Time had come to end the interview, but not before Adel points out that I don’t understand his boldness: “I am a bold and proud Arab man, if someone Arab sees me as too bold, he can deal with it. I am in the heaves, the clouds, whoever wants to think of camels can deal with it. Wise up, our purpose is to make people laugh, that is the summary of it.” There is a huge difference between boldness that criticizes society in a way to make us think, and mockery and repeating street slang as is without criticizing it. It can be good to put all our problems and our psychological, sexual, societal and religious norms on the screen, but there are things that we have to stop and think about. Racism, stereotypes, classism and societal phobias are accepted because “they represent the streets” or are “for the audience to enjoy their time.”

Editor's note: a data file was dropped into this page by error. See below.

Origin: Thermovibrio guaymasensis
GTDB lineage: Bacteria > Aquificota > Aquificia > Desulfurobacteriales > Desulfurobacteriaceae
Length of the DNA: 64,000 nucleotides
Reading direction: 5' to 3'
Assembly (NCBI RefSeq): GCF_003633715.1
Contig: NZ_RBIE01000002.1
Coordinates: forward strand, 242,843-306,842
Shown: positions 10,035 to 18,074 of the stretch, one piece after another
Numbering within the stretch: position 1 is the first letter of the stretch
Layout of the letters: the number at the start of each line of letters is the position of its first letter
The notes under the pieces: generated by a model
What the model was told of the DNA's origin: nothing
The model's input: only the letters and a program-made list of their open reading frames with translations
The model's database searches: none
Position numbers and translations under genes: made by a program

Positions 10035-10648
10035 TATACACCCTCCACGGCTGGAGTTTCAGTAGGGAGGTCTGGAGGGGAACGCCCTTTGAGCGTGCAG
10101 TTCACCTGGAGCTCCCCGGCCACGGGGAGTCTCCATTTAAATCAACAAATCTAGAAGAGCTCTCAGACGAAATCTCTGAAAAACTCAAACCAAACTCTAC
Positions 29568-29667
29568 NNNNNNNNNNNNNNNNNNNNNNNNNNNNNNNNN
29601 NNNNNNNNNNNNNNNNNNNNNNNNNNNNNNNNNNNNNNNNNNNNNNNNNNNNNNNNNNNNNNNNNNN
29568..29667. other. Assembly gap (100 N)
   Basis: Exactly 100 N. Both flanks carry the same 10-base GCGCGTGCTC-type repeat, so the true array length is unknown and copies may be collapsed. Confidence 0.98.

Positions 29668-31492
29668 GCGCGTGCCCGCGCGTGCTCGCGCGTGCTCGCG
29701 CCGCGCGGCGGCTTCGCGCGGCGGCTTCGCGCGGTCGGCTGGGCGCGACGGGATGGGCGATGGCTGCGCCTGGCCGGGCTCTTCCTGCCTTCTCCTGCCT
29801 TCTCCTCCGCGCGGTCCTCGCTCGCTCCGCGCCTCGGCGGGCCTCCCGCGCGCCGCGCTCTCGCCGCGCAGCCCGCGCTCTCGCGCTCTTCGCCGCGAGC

Disappointments are an infinite source of inspiration for comedy, says the British actor Martin Freeman, maybe this “disappointing” interview will be reason for new inspirations, or one of those stories that Adel talks about on other occasions, as it is a life experience after all.
2 thoughts on “I Interviewed Adel Karam, and Nothing He Said was Funny”
I personally thought that his comedy special was rediculousy unfunny. Growing up in Lebanon I saw much funnier comedians that could get the sex jokes right. However, the author is probably in the wrong profession. It’s silly to go to Adel Karam and tell him that he’s a womanizing prick (which he is). This isn’t San Francisco, not everyone is held to the same standard. Not that I condone his arrogance in any way, but c’mom, don’t go there and try to change centuries of absolute misogyny. You can’t.